I had no idea of the mistake I made when I refused the Section 20 Care Order that the Local Authority offered me. This was seemingly the only way to achieve respite, as a lone adoptive parent. My child’s trauma related disabilities are still not recognised by those with a duty of care, despite him being on DLA/PIP for a decade and him receiving an award from CICA for a permanent mental health condition resulting from his early life abuse. In refusing the Order, I was trying to prevent my adopted child from having to re enter care to give me a break – it was just too drastic as a way to access respite, and it could destabilise him, undermining his sense of permanence. I hope this legislation, which does not work for modern adoption (it was designed to better scrutinise foster care in the 1980s), can be reviewed after nearly 30 years. It is leading to too many adopted children needing to re enter care, when a break is needed from the intensity of family life, when there is a legacy of trauma, abuse and neglect. Single parents like me are especially vulnerable when our children’s needs, and ours as carers, are not appreciated. The problems we deal with go well beyond the bounds of ‘normal’ parenting and we may have to give up work to care for our children – as I did – when my son started to refuse school. Our children should not need to re enter care – and support should be offered without this potentially de-stabilising measure being needed – when there is no differentiation between an adopted child re entering care, and a child entering care for reasons of abuse and neglect. To add insult to injury we can find we are labelled a ‘disruption’ when we asked for help. This legislation is also impacting on children with hidden disabilities like autism – and single mothers especially, it seems, are finding their children taken away by the State, when they ask for help. Young lives are being ruined – because there is so little work done to reunify families – basically nothing is done at all if the parents are not the ‘risk’ or ‘problem’ – and as our case illustrates, parents, like me, are being made to look as if we are the ‘problem’ – so that ‘support’ can be offered by the State. When we reject the ‘support’, because it is not support at all when our needs are not understood or acknowledged, we find our character is portrayed as ‘difficult’, ‘obstructive’ or ‘disagreeable’ – and our mental health can be called into question, with total impunity, by advocates, acting under instruction of senior managers in local authorities who mislead the police to get us into court – when we refuse Section 20. If we accept it the outcome may be the same in terms of our being blamed and treated as part of the problem – but with our child now living elsewhere and being told goodness knows what about us. Children’s services are not known for praising adoptive parents!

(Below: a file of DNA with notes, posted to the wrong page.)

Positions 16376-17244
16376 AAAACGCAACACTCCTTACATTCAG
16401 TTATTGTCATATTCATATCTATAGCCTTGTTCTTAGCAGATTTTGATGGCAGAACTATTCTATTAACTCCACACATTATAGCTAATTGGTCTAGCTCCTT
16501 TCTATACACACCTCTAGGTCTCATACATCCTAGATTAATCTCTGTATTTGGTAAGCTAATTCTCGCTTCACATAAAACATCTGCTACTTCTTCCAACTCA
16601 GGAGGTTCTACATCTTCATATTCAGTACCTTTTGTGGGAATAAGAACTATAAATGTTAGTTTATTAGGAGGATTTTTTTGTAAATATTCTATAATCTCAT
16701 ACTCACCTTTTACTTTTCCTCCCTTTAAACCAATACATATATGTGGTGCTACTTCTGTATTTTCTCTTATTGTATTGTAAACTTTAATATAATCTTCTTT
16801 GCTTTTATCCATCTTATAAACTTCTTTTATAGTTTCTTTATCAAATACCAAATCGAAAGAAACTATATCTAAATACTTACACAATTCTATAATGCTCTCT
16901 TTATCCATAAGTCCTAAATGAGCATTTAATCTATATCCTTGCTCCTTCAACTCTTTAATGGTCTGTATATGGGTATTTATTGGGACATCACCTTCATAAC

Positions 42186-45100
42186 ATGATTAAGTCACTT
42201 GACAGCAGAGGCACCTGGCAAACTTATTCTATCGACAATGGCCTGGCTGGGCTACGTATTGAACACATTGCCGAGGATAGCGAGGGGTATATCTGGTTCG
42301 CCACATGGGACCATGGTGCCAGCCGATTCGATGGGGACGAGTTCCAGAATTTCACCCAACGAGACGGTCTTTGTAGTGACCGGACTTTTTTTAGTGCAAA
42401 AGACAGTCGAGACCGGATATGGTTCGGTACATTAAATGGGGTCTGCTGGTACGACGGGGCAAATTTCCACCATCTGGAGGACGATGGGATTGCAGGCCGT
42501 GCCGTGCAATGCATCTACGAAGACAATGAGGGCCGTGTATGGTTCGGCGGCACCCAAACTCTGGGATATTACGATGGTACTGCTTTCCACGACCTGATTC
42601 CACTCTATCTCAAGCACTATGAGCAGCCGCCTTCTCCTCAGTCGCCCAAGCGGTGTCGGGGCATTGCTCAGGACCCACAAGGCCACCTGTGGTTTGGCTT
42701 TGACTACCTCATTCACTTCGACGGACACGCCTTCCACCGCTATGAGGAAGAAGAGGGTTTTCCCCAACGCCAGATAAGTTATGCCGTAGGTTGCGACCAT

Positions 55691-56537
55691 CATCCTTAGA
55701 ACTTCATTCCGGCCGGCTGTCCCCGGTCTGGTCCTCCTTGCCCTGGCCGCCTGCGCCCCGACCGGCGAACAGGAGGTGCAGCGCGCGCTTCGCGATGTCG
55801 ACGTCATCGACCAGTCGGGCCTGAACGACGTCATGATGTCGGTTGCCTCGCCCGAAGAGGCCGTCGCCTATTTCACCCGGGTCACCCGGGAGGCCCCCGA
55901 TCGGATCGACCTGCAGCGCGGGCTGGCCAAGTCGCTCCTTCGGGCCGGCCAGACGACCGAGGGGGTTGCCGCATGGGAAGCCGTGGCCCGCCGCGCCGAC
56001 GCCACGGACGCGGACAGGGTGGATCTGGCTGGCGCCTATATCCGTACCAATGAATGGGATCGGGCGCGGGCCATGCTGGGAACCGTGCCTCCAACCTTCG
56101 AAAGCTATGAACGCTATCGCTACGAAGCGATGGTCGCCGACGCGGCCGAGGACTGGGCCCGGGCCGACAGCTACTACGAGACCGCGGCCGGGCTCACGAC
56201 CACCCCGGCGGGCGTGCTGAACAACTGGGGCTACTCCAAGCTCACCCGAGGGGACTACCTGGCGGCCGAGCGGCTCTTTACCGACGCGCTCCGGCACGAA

Legislation must be brought in to protect families like ours, and our vulnerable children, from organisations seeking to cover negligence and failings – and able to misappropriate the Family Courts to do just this because of subterfuge, closed ranks with partnership organisations, and inequities in terms of accessing legal help and support. Our children’s rights are being violated and nothing is being done about this. It is not good enough. We deserve better when we make a lifelong commitment to raise a child from the care system.